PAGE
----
He doesn't deserve to be the most hated man in I Britain," railed Posh Spice last summer in defense of her fianc�. Midfielder David Beckham is the highest-paid star on Manchester United, the most prominent soccer club in the world, and, yes, he is also engaged to one of the Spice Girls. Yet instead of being a symbol of Cool Britannia, Beckham is regarded in his own country as a kind of traitor. From a distance his punishment for being ejected midway through England's World Cup loss to Argentina seems as exaggerated and draconian as Jean Valjean's for stealing a loaf of bread. "I've never seen anything like it," says 60-year-old Bobby Charlton, the Joe DiMaggio of English soccer.
Last month, on the opening day of the English Premier League, Beckham officially launched his comeback from national ignominy at an age—23—when most players are still finding their way. On a bright and crisp Saturday in his home stadium, famous Old Trafford, Beckham was ridden mercilessly by a few thousand visiting fans of Leicester City, who occupied one sliver of a corner grandstand yet dominated the afternoon. Every time Beckham touched the ball, they quickly launched into a heartfelt boo. It was as if they were booing the entire game from behind a door, and when Beckham took the ball, the door was thrown open to expose their hatred. The instant he released the ball, the door was slammed shut again, and the booing stopped.
" Beckham's going to hear this all season," said Allan Starkey, a season-ticket holder at Old Trafford who sits a dozen rows from the field. "It'll be a bit of sport for the fans around the country. They're going to be competing to see which of them can do him the worst."
For most of the afternoon the vocal minority was having its say, as Leicester led 2-0 with 12 minutes to go. Suddenly, as if waiting to achieve maximum effect, Beckham took over. He launched a shot that his teammate Teddy Sheringham deflected off the top of his head for United's opening goal. Then, in the last moments of stoppage time, Beckham stood behind a free kick from 25 yards, his specialty. He hooked it over the defensive wall and inside the near post, then stood before his people throwing victory punches like an orchestra conductor. "One David Beckham, there's only one David Beckham," the United boosters bellowed to the tune of Guantanamera after the 2-2 tie, pointing derisively at the silenced Leicester fans. At midfield Beckham turned and waved to every grandstand, like the rock star he seems to be.
America can hardly fathom a scourge as infamous as David Beckham. When Jackie Smith dropped a crucial touchdown pass in the 1979 Super Bowl and Bill Buckner let a ground ball clean through his legs in the '86 World Series, there were as many fans celebrating the mistakes as there were commiserating over them—and millions upon millions who really couldn't have cared less either way. Smith and Buckner weren't playing or fighting in the uniform of their country against the rest of the world.
So take the negative reaction to Buckner's silly error and multiply it by 10 to appreciate the breadth and depth of anger and humiliation England felt about the mistake Beckham made. Then multiply it by three to account for the other reasons to resent Beckham: his income, a reported $13 million a year from salary and endorsements; his fianc�e, with whom he was photographed, while wearing a designer sarong, before the World Cup; and his team, the most commercialized club in the sport, a love-'em-or-hate-'em force as divisive across England as the New York Yankees used to be in the U.S. Last year Manchester United grossed close to $140 million, more than any other soccer club in the world, and almost half of that total came from sales of merchandise. In this context Beckham is the handsome face, the performer who helps to move product. In English papers he is referred to occasionally as Spice Boy.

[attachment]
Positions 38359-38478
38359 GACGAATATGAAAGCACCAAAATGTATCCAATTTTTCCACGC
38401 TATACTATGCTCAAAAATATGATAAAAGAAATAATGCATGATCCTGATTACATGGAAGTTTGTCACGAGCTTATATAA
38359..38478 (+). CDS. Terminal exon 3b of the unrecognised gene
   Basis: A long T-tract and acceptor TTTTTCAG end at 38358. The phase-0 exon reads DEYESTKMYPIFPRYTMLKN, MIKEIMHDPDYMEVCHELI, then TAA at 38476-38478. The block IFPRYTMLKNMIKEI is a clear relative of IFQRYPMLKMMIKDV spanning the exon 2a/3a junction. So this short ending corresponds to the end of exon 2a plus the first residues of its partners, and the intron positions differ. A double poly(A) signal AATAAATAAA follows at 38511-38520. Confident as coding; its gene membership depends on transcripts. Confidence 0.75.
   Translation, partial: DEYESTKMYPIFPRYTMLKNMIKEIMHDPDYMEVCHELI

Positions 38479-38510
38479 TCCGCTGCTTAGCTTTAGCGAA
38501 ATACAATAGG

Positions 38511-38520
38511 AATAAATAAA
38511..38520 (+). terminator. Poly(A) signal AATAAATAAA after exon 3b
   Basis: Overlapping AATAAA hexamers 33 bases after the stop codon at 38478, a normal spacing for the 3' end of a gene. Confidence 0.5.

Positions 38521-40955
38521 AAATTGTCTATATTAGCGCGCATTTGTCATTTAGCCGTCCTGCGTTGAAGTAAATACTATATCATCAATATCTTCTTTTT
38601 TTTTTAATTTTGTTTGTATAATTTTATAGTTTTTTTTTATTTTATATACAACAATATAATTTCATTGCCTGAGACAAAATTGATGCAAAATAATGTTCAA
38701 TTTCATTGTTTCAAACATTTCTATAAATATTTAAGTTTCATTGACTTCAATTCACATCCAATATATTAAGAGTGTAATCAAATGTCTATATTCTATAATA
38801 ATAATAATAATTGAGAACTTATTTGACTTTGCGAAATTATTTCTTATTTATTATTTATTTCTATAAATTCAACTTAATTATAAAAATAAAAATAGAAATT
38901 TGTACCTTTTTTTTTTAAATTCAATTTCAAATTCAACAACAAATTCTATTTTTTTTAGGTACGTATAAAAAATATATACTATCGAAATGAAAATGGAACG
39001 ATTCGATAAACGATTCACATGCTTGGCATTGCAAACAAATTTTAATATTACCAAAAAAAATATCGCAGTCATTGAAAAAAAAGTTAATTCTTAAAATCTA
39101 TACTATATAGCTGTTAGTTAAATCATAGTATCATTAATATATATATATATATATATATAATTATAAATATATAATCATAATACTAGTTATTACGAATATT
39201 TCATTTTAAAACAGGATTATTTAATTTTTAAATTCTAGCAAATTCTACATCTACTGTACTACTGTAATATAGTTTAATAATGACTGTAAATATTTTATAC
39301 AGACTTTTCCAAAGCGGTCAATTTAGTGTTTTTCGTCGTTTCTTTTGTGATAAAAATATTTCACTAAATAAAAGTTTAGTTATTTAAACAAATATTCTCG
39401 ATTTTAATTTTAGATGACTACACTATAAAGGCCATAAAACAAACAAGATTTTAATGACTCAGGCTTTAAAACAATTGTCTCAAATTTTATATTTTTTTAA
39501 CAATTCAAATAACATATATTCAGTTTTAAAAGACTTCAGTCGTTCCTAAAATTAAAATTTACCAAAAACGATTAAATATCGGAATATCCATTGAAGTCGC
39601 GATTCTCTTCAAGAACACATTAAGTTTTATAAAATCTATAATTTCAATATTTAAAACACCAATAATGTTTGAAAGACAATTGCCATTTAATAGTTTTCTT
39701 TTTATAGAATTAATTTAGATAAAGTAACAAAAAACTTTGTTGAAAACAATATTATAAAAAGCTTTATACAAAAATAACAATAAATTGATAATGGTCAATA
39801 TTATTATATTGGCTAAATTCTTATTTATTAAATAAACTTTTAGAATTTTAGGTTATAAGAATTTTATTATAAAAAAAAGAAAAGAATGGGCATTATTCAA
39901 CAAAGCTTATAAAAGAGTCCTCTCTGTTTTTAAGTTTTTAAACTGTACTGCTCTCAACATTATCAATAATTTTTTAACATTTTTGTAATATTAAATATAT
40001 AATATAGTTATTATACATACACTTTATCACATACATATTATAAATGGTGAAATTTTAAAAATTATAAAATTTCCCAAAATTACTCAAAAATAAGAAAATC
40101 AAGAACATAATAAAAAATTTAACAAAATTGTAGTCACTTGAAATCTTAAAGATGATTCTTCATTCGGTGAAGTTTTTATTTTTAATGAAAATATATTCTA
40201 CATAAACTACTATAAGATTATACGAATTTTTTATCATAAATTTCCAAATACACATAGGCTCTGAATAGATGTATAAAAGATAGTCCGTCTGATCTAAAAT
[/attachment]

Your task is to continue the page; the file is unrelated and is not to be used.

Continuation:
For all of these reasons fans throughout England were jeering Beckham, now in his fourth season with United, long before he became the scapegoat of the World Cup. Not even his loudest enemies, however, anticipated what would happen as he lay facedown in the grass on June 30 in France. The second-round match between England and Argentina in Saint-Etienne was tied at 2-2 in the opening minutes of the second half when Beckham was flattened by a shot from behind. In his white trunks and blond-dyed hair he seemed as unthreatening as a sunbather—until his right leg, like a groggy cobra, reared up and kicked out petulantly in the general direction of Diego Simeone, the Argentine midfielder who had fouled him.
Beckham's cleated foot merely grazed Simeone's leg. Simeone, unsurprisingly, went down as if shot in the back The referee, arriving like the cop in a silent movie, responded by holding up a red card in front of Beckham. ( Simeone's original foul merited only a yellow card, a warning.) England would wind up losing on penalty kicks, but in Beckham's absence the team displayed an old-fashioned courage that succeeded in marginalizing him all the more. The Times referred to him as "a spoiled brat." The Daily Mirror declared, 10 HEROIC LIONS, ONE STUPID BOY. Read the headline in The Daily Star, WHAT AN IDIOT.
He was hanged in effigy outside a London pub. Billboards of him were torn down or plastered over by Adidas, one of his sponsors, even as the shoe company promised to continue its relationship with him. Threats were made against his life. The message board at a Baptist church in Mansfield said GOD FORGIVES EVEN DAVID BECKHAM. "He is obviously going to have to learn from this," said British prime minister Tony Blair.
At least three clubs in Europe reportedly offered asylum to Beckham in the hope that he would be chased out of England like a scoundrel. Manchester United made sure, however, that Beckham will be staying put in England for the time being, announcing on the eve of the Premiership season that it had extended his contract through 2002-03.